Ben Deutsch:

Yeah, I didn't have time. It was crazy. I mean, it really was. It was the most intense period of time that I've ever really had. You had all these issues all at the same time. At that time, you had all the top business media having dedicated reporters who woke up every morning and had to figure out what they were going to write about as it relates to Coke and Pepsi. So the New York Times, Wall Street Journal, US Today, all the wires, the four main wires, you had the local Atlanta General Constitution and then you had all the big broadcasters, and they all had dedicated people. So it was very difficult to juggle and manage media at the time because it was such a competitive environment. When one of their competitors broke a story about Coke, their editors weren't too happy with them. And so that was the environment in which I grew up doing media relations. But, no, I didn't have a moment to even think about whether or not this was good or bad.


Dusty Weis:

You were just kicking your feet to stay afloat.


Ben Deutsch:

Exactly. It was an adrenaline rush. At the time, I remember just saying, "Well, this is hard." But when I look back at it five years later after going through that period, what an amazing learning experience for me. I never would have learned what I learned had those things not happened to the company.


Dusty Weis:

Let's dig in on a few of these stories then, because all of these are such interesting vignettes. You had mentioned a whistleblower lawsuit as another of the major stories playing out at Coca-Cola around the turn of the century. What happened with this fellow, Matthew Whitley?


Ben Deutsch:

Yeah, that was an interesting one. Couple of things, so Matt Whitley launched a whistleblower lawsuit. In that, he had been recently dismissed as part of that 6,000 person layoff. He had alleged six or seven allegations that were... None of them were connected. There were racial disparities. They were channel stuffing, which is an allegation of us selling our products to our bottlers from a timing issue. He alleged that we had manipulated the results of the test that we had done for our customer, Burger King.


Dusty Weis:

The Frozen Coke, right?


Ben Deutsch:

The Frozen Coke, exactly. And so there were a number of things. A couple of things that I will never forget, one is I remember hurdling with our lawyers when the lawsuit was first made public, and I remember how it was made public. Matt Whitley and his attorney, we found out by ABC News was going to have the two of them live on the evening news. That's how we found out that we were going to be served with this lawsuit.


Ben Deutsch:

I'll never forget, we drafted up a statement, and I worked with the lawyers on this, and there was a reference in that statement that said Matt Whitley was a disgruntled former employee. We all felt so good about ourselves that that's how we framed Matt up. Fast forward, if I could do things over again, we never would have positioned him like that for two reasons. One is we were this gigantic company, so it's David and Goliath, and we just called David a disgruntled former employee. So, that in of itself, in retrospect, was not a wonderful strategic move.


Dusty Weis:

It was sort of a punch down-


Ben Deutsch:

Correct.


Dusty Weis:

... if you will.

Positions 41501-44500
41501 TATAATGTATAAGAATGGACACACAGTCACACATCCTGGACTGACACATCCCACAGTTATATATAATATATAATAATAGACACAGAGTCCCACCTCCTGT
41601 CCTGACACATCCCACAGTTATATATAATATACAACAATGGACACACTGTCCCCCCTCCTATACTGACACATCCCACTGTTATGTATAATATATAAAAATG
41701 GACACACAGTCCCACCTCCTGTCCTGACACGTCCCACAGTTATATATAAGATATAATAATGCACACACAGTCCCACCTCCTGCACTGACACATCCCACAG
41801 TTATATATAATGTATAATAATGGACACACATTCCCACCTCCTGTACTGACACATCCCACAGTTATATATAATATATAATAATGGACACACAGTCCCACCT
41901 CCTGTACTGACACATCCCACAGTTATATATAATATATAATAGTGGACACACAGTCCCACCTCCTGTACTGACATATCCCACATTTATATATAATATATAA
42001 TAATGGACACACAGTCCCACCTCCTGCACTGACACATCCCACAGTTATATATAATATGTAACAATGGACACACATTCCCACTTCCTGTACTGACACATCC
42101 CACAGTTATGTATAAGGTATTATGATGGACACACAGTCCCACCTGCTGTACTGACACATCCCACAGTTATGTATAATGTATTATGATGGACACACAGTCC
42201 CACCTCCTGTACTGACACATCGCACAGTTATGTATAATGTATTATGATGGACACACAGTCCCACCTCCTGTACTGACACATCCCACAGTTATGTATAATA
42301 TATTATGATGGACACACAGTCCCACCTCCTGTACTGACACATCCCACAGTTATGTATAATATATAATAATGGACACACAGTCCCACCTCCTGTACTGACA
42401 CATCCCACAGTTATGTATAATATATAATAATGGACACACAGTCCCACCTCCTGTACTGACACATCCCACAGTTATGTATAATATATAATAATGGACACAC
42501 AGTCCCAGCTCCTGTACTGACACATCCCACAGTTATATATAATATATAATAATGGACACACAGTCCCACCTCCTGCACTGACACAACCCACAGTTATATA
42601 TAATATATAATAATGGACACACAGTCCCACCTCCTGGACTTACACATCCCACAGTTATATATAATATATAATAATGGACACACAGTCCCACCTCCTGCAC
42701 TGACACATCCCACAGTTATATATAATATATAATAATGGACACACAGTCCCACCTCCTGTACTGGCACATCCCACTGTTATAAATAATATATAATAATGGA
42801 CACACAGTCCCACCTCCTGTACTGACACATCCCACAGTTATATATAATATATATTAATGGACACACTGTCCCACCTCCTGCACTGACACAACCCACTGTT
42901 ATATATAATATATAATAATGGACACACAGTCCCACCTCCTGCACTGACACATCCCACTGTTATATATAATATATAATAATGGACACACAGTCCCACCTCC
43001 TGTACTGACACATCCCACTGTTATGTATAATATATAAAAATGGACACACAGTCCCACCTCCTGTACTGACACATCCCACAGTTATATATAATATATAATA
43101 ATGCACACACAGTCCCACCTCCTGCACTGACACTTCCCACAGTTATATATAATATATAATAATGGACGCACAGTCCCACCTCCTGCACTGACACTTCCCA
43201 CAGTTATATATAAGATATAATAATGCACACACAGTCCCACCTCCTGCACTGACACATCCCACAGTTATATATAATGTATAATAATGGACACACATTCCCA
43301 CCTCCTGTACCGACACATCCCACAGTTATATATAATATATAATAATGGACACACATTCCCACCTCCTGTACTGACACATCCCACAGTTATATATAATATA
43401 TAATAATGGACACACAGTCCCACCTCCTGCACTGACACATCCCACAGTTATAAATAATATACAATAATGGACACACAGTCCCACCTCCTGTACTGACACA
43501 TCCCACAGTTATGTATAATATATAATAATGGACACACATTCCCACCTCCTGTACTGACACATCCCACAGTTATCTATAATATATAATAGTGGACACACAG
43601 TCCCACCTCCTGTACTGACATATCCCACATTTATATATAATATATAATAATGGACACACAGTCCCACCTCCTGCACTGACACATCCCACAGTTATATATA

Ben Deutsch:

Correct. As it ultimately turned out, one of the allegations, for sure, that Matt brought forward and that was the manipulation of the Frozen Coke results with our customer Burger King was true. And so ultimately as it turned out, I think we settled the lawsuit months later for $540,000 with Matt. Original lawsuit was for $44,1 million. But all that to say Matt was doing, quite frankly, what he felt was the right thing to do, and that was one of the company's darker moments.


Ben Deutsch:

The other story that I share with many people, mostly with the students when I'm telling them about the importance of communication and the power of what you say, during that episode we got to a point where the company did analysis of all of the allegations and we came out with a report. We shared it with the media. And then I did interviews, because I was the company's spokesperson at the time. So I did back to back to back to back to back to back interviews. One of the things that we discussed as a team prior to me doing the interviews is when it came to how we were going to handle certain questions. One of the questions that we were preparing ourselves for was whether or not the Securities and Exchange Commission had launched a formal investigation of us, which they had done.


Ben Deutsch:

In those days, that was not a public disclosure. The SEC had made us aware that they were formally looking at Matt's allegations. We all agreed that if I was asked by the media whether or not the SEC has contacted us or were they investigating us, that I would indeed confirm that we were. I wouldn't decline to comment, but I would confirm that they were.


Dusty Weis:

At that point, essentially, it's better to own it, admit to it, and continue to advance the story than to attempt to divert or even subvert the truth there.


Ben Deutsch:

Exactly.


Dusty Weis:

Because it's going to come out eventually.


Ben Deutsch:

Correct. We certainly decided we weren't going to volunteer it but...


Dusty Weis:

Yeah, no. Right.


Ben Deutsch:

But if they asked, we felt that was important not to decline to comment but to confirm that we did. I did a series of interviews with all of these key media, and it was everybody that you know of, the top business media in that world at that time. I'm doing the interviews and they're all going just fine, and I get to the last interview. The last interview is with Bloomberg. At the time they were just a wire service. I did the interviews, 15 minutes long and the reporter said, "Okay, that's great. Thanks, Ben, I appreciate it."


Ben Deutsch: